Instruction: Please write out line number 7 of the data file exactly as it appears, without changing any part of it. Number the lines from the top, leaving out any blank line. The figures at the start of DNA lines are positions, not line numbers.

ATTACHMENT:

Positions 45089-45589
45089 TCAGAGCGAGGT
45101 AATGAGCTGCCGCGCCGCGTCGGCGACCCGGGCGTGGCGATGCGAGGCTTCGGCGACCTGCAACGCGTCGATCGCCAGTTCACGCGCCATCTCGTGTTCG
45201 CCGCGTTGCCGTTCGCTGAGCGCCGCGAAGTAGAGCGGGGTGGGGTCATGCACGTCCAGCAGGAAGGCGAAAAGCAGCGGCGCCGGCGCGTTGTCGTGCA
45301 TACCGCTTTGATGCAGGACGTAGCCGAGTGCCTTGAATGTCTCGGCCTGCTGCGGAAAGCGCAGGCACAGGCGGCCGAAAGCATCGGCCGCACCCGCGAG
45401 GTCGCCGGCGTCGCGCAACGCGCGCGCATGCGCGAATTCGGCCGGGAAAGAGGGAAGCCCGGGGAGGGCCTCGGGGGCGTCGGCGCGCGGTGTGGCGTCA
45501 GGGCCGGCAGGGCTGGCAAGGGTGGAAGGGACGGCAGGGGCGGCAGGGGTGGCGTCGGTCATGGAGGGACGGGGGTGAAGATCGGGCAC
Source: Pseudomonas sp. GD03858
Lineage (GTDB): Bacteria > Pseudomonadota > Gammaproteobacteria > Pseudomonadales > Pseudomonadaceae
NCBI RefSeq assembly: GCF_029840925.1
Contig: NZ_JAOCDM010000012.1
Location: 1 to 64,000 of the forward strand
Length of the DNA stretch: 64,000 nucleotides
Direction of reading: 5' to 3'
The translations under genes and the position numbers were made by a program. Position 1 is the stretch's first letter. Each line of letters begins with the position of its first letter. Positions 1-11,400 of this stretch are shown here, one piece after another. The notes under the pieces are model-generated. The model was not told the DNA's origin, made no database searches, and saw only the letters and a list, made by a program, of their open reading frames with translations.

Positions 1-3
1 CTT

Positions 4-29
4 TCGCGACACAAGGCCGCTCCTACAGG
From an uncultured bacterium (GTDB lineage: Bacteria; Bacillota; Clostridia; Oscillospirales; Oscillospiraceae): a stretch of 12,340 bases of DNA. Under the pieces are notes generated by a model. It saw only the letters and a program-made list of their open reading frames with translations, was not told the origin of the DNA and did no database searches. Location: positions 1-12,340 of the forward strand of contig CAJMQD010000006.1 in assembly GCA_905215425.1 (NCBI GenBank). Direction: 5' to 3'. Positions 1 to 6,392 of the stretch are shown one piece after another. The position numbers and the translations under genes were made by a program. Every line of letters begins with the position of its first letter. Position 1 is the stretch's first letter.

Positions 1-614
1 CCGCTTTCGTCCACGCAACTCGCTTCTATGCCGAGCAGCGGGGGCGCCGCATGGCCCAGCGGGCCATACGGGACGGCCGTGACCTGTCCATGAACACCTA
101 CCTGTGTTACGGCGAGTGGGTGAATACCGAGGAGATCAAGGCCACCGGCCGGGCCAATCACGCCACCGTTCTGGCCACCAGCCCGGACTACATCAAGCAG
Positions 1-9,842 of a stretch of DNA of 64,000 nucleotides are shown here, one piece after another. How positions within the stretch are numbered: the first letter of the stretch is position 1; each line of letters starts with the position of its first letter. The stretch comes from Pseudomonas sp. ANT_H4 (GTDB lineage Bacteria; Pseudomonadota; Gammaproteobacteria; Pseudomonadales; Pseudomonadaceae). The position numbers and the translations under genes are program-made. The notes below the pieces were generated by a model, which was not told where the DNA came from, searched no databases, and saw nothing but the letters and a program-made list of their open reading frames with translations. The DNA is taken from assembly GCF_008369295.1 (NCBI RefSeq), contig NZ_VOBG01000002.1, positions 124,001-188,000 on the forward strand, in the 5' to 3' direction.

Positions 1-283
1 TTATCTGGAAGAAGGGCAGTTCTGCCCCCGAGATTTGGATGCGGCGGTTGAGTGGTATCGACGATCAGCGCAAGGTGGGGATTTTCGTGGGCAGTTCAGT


45501 GGGCCGGCAGGGCTGGCAAGGGTGGAAGGGACGGCAGGGGCGGCAGGGGTGGCGTCGGTCATGGAGGGACGGGGGTGAAGATCGGGCAC